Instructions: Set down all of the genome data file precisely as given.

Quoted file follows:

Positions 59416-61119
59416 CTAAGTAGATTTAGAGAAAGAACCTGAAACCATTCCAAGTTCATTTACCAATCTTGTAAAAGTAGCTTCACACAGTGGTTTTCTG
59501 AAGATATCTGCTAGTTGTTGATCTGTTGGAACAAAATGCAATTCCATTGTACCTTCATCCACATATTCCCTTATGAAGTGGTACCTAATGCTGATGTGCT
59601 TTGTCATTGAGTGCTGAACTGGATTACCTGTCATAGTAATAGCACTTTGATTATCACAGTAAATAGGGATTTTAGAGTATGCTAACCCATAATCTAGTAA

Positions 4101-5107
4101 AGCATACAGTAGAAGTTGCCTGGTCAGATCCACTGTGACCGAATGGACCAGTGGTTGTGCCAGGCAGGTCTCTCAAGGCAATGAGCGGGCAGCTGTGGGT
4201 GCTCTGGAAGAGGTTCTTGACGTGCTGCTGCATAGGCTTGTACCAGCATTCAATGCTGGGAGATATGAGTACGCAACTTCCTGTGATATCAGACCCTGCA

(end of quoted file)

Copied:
Positions 59416-61119
59416 CTAAGTAGATTTAGAGAAAGAACCTGAAACCATTCCAAGTTCATTTACCAATCTTGTAAAAGTAGCTTCACACAGTGGTTTTCTG
59501 AAGATATCTGCTAGTTGTTGATCTGTTGGAACAAAATGCAATTCCATTGTACCTTCATCCACATATTCCCTTATGAAGTGGTACCTAATGCTGATGTGCT
59601 TTGTCATTGAGTGCTGAACTGGATTACCTGTCATAGTAATAGCACTTTGATTATCACAGTAAATAGGGATTTTAGAGTATGCTAACCCATAATCTAGTAA

Positions 4101-5107
4101 AGCATACAGTAGAAGTTGCCTGGTCAGATCCACTGTGACCGAATGGACCAGTGGTTGTGCCAGGCAGGTCTCTCAAGGCAATGAGCGGGCAGCTGTGGGT
4201 GCTCTGGAAGAGGTTCTTGACGTGCTGCTGCATAGGCTTGTACCAGCATTCAATGCTGGGAGATATGAGTACGCAACTTCCTGTGATATCAGACCCTGCA